$c=\frac{{{g}_{SU}}}{TAN\varphi }=\frac{{{g}_{PR}}}{{{e}_{YL}}TAN\varphi }$ (15)
TANϕ can be determined through calibration:
$TAN\varphi =\frac{{{g}_{2}}}{{{c}_{2}}}$ (16)
By combining the above two expressions, the following is obtained:
$c=\frac{{{g}_{OB}}{{c}_{2}}}{{{t}_{OB}}{{g}_{2}}}$ (17)
Assuming the known constants obtained through calibration are represented by c_{2}, g_{2}, n_{1}, n_{OP}_{1}, and c_{1}, the output of the FlowNet is represented by e_{YL}, the actual height of the river surface target is represented by g_{PR}, and the optical flow reference value is represented by n_{OP}. Then, the following can be obtained:
${{n}_{0}}=\frac{{{g}_{PR}}{{c}_{2}}}{{{e}_{YL}}{{g}_{2}}}\frac{{{n}_{1}}}{{{n}_{OP1}}{{c}_{1}}}{{n}_{OP}}$ (18)
Through the above formula, the optical flow of river surface targets can be converted into their physical velocity.
Optical flow methodology inherently estimates visual motion by analyzing the movement of pixel points between sequences of images, naturally providing motion information within the twodimensional plane, specifically in the a and b directions on the image plane. However, this method does not directly offer information about the object's motion along the depth direction (caxis). In the measurement of river surface flow velocity, the threedimensional dynamics of water flow constitute crucial information, particularly the longitudinal flow velocity perpendicular to the observation plane. Therefore, to overcome the limitations of optical flow technology in capturing threedimensional motion information, this study applies the overhead angle optical flow method on the twodimensional plane. By positioning the camera at an overhead angle, the threedimensional motion of the water flow is projected onto a twodimensional plane, allowing the longitudinal flow velocity component, which is otherwise unattainable, to be indirectly measured through its projection on the twodimensional plane. Figure 5 displays a schematic diagram of the conversion of baxis optical flow from an overhead perspective. Assuming the overhead angle of the camera is represented by β, the height of the camera by g, and the focal length of the camera by D. The distance of the river surface target on the baxis from the midpoint in the image is denoted by f. Based on the pinhole imaging principle and angle relationships, the following is obtained:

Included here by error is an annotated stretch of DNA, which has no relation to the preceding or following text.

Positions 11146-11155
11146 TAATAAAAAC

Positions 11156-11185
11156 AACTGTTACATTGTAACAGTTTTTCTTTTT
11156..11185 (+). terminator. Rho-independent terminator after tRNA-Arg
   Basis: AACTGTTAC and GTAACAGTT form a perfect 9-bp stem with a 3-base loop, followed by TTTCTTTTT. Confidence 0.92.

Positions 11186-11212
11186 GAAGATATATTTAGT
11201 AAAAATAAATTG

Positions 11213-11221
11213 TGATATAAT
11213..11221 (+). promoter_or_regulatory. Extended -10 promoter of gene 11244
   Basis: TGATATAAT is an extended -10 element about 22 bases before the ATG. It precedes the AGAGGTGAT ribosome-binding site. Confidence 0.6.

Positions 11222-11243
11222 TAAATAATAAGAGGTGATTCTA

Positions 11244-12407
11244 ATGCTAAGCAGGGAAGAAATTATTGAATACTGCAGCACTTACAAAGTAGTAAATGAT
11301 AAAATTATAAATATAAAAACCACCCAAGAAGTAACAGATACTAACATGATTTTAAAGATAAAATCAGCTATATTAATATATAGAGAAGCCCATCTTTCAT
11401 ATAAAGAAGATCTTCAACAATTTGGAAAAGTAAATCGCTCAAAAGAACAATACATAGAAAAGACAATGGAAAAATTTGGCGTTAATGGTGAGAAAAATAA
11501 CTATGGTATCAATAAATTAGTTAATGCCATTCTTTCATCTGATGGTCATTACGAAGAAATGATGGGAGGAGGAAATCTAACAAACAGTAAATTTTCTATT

$XY=\frac{g}{SIN\beta }$ (19)
$XZ'=XY*\frac{f}{d}=\frac{g*f}{s*SIN\beta }$ (20)
$\angle XYZ=ARCTAN\frac{XZ}{XY}=ARCTAN\frac{f}{d}$ (21)
The following can be derived from the Law of Sines:
$\frac{XZ}{SIN(\frac{\tau }{2}ARCTAN\frac{f}{d})}=\frac{XZ}{SIN(\beta +ARCTAN\frac{f}{d})}$ (22)
A geometric transformation model is established to decompose the optical flow vectors on the twodimensional image plane into twodimensional velocity vectors on the river plane. Assuming the vertical axis optical flow on the image is represented by i', and the real optical flow on the baxis is represented by i. The following expression provides the relationship between the baxis optical flow velocity and the vertical axis optical flow velocity obtained from the image:
$i=i'*\frac{XZ'}{CZ}=i'*\frac{SIN\left( \frac{\tau }{2}ARCTAN\left( \frac{f}{d} \right) \right)}{SIN\left( \beta +ARCTAN\left( \frac{f}{d} \right) \right)}$ (23)
Through this transformation, actual water flow velocity components, including velocities in both the horizontal and vertical directions, can be extracted from the twodimensional optical flow.
Figure 4. Framework of the dynamic river surface velocity measurement method based on optical flow and calibration techniques
Figure 5. Schematic diagram of baxis optical flow conversion from an overhead perspective
From Table 1, it is observed that for a 15*20 river surface target subjected to various transformations, the calculated Hu values were obtained. According to the theory of Hu invariant moments, these transformations should not significantly alter the Hu values. The data in the table indicate that for g_{1}, the Hu values remain close under different transformations, demonstrating the consistency of g_{1} through these changes and proving its invariance. For g_{2} to g_{7}, although numerical values changed following translation, rotation, and scaling operations, the extent of change is generally small, which to some extent supports the stability of Hu invariant moments. Notably, the changes in g_{3} and g_{4} are very minimal, indicating these moments are particularly stable against rotation and scaling. It is important to note that while Hu invariant moments possess invariance to these operations, due to limitations in calculation and representation accuracy, especially in digital image processing, theoretical invariance may manifest as approximate invariance in practical applications, which could be one of the reasons for the slight variations in Hu values. The invariance of Hu values to flipping, as well as subsequent rotation and scaling, especially the values of g_{1}, indicates that these moments are stable against such transformations. Integrating Hu invariant moments as image features for river surface target tracking technology studied in this article is reasonable. Through the improved Meanshift algorithm, these Hu invariant moments can be used as template matching features within the tracking algorithm to enhance the identification and tracking capabilities of dynamic water surface targets. In complex environments, even as targets undergo transformations such as rotation, scaling, or flipping, Hu invariant moments provide stable features for the algorithm, thereby aiding in the accurate tracking of targets, which is especially important in dynamic and variable river environments. Furthermore, combining similarity coefficients with templates can further enhance the robustness of the algorithm, ensuring stability and reliability in the tracking process in practical applications.